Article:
Disconnect is something rather brilliant. It’s not only a timely and disturbing exploration of everyday people navigating a world inundated with technology, it’s also a deep, resonant character study and, in its own right, an engaging story that builds suspense as well as any action picture, if not better. The title alone evokes a number of interpretations; in one fell swoop, the film examines the disconnect between parents and children, between husbands and wives, and between people in general, many of whom, myself included, willingly forgo face-to-face contact and rely on impersonal electronic communication. Text messaging, Twitter, Facebook, internet chat rooms, streaming video feeds – all this is now a way of life. But just as the title points to the problem, it also plainly spells out the solution. If we are in fact too technologically dependant, we could simply disconnect from it.
In spite of everything I just said, I don’t believe that the film is technophobic. I do, however, believe it’s a cautionary tale of the ways in which technology can be abused. It’s also a rather compelling look at human behavior, at how we define ourselves personally and professionally, at what it means to love someone, at how friendship has been redefined, and at how it’s possible to have something in common with the with unlikeliest of people. In the tradition of masterpieces like Paul Haggis’ Crash, it’s structured as separate story strands that weave and out of each other, each featuring characters that are slowly but surely being led to their respective destinies. In the process, repressed truths are brought to the surface. As to whether this brings about positive or negative changes is something I leave for you to discover.
The story strands are fully developed in and of themselves, which is to say that not a single character felt extraneous or one-dimensional. We meet a teenage boy named Jason (Colin Ford) who, along with his friend (Aviad Bernstein), beings cyberbullying one of his classmates, an introverted musician named Ben (Jonah Bobo), by posing as a teenage girl on a phony Facebook page. Jason, previously oblivious to the psychological side effects of bullying, wrestles with his guilt when his prank leads to an unfortunate turn of events. Ben’s father, a cell-phone dependant lawyer named Rich (Jason Bateman), cannot process his anger except by burying himself in solving the mystery of what went wrong. He too feels a tremendous sense of guilt, for, although he loved Ben, he didn’t understand him. He never really tried to.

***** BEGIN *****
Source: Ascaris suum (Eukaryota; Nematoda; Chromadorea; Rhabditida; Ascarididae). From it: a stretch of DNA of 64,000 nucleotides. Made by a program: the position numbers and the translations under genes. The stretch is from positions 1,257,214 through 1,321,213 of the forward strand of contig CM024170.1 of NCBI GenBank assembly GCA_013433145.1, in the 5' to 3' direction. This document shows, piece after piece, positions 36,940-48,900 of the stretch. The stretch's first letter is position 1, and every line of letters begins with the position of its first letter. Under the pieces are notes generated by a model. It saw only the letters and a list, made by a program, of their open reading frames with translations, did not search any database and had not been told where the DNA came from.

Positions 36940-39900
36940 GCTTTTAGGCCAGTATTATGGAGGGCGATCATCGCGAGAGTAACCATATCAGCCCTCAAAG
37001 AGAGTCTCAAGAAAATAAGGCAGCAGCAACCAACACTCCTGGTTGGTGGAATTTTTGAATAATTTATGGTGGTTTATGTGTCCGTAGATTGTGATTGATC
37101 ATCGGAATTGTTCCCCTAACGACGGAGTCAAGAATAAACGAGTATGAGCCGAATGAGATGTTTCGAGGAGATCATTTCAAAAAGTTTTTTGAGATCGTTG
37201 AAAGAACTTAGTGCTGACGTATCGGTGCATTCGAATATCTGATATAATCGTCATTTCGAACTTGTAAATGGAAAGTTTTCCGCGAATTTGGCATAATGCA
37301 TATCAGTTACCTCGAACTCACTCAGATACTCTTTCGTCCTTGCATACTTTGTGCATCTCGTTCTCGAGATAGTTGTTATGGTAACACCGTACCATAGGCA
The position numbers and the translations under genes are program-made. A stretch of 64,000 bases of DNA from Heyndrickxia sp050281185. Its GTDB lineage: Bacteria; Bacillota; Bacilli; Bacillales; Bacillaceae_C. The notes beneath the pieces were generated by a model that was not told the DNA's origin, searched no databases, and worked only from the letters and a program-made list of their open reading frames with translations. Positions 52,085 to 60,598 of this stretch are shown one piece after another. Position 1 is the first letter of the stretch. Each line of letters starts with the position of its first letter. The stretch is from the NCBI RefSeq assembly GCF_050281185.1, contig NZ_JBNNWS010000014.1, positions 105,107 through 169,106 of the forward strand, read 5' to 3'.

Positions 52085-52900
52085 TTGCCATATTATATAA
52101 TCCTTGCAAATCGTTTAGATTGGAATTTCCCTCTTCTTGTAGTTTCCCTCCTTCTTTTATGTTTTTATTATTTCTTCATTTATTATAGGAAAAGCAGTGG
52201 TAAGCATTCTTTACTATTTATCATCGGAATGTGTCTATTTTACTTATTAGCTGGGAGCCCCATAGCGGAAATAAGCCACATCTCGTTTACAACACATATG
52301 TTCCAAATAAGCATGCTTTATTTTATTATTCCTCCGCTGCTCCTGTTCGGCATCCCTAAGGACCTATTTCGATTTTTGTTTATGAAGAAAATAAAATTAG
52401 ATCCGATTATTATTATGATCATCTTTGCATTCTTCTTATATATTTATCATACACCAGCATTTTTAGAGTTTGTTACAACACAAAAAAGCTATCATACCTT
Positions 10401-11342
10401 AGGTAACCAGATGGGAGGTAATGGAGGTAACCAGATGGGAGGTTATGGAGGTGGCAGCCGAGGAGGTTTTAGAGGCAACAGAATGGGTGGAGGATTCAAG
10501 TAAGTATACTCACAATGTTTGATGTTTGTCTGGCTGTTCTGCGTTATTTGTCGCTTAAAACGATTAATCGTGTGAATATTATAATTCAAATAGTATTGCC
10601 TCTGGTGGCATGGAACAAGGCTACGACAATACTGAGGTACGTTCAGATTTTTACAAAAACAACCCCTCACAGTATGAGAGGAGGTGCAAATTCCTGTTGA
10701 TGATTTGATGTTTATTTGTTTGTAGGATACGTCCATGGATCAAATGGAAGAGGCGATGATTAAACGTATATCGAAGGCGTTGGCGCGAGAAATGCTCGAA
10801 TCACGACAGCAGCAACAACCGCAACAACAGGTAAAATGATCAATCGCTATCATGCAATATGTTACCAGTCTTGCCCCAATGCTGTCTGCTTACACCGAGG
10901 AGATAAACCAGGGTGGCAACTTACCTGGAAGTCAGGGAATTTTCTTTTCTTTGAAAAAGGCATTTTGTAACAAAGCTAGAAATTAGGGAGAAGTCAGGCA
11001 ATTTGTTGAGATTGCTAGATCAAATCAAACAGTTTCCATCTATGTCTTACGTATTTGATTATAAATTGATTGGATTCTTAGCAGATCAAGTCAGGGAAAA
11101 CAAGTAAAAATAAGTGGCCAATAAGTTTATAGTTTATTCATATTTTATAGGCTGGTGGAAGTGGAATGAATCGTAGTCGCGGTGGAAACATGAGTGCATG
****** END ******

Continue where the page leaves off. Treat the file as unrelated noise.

We meet an ambitious news reporter named Nina (Andrea Riseborough), who has found a career-making story with Kyle (Max Thieriot), an underage stripper for an adult-only website. He’s but one of several underage performers, all troubled runaways who have been taken in, sheltered, and brainwashed by the owner of a child pornography ring. The more Nina and Kyle come into contact with each other, the more inappropriate their relationship gets. As is the case with all the intertwining subplots, this story isn’t as clear-cut as it might seem; there’s the question of exploitation and whether Nina is more guilty of it than the man who took Kyle in, despite the fact that he has conditioned Kyle into believing he’s not capable of doing anything else with his life. There’s a misplaced sense of loyalty, and it’s profoundly unsettling.
We meet Cindy and Derek Hull (Paula Patton and Alexander Skarsgård), who have drifted apart since the death of their infant son. Lacking the emotional support of her husband, Cindy copes by having internet chats with an anonymous person on a forum for grieving. Derek copes with electronic gambling, although we don’t know if he’s more in mourning over the loss of his son or his former life as a marine; ever since becoming an office worker, he feels like less than a man. Both their lives are turned upside down when it’s discovered that an identity thief has drained all their funds. When they get a lead, they go against legal advice and track down the suspected perp themselves. What unnerves me the most about this story is that, by plotting to take justice into their own hands, Cindy and Derek are relearning how to communicate.
The detective in charge of Cindy and Derek’s case is a widowed former police officer named Mike (Frank Grillo), who, as it so happens, is Jason’s father. Mike is tactful and accommodating when it comes to his clients, but he always plays Bad Cop with his own son and handles every conversation as if it were an interrogation. Presumably, this stems from sadness over the loss of his wife and resentment for having to care for Jason all by himself. In this sense, Jason and Ben have something in common. The surprising thing is that Jason actually does understand this, even while blatantly misleading Ben with his phony Facebook messages. Every character in Disconnect is so thoroughly fleshed out, so completely authentic, that at no point can we label any of them or take sides. The genius of this film is that, in the best and worst ways, it’s thoroughly human.
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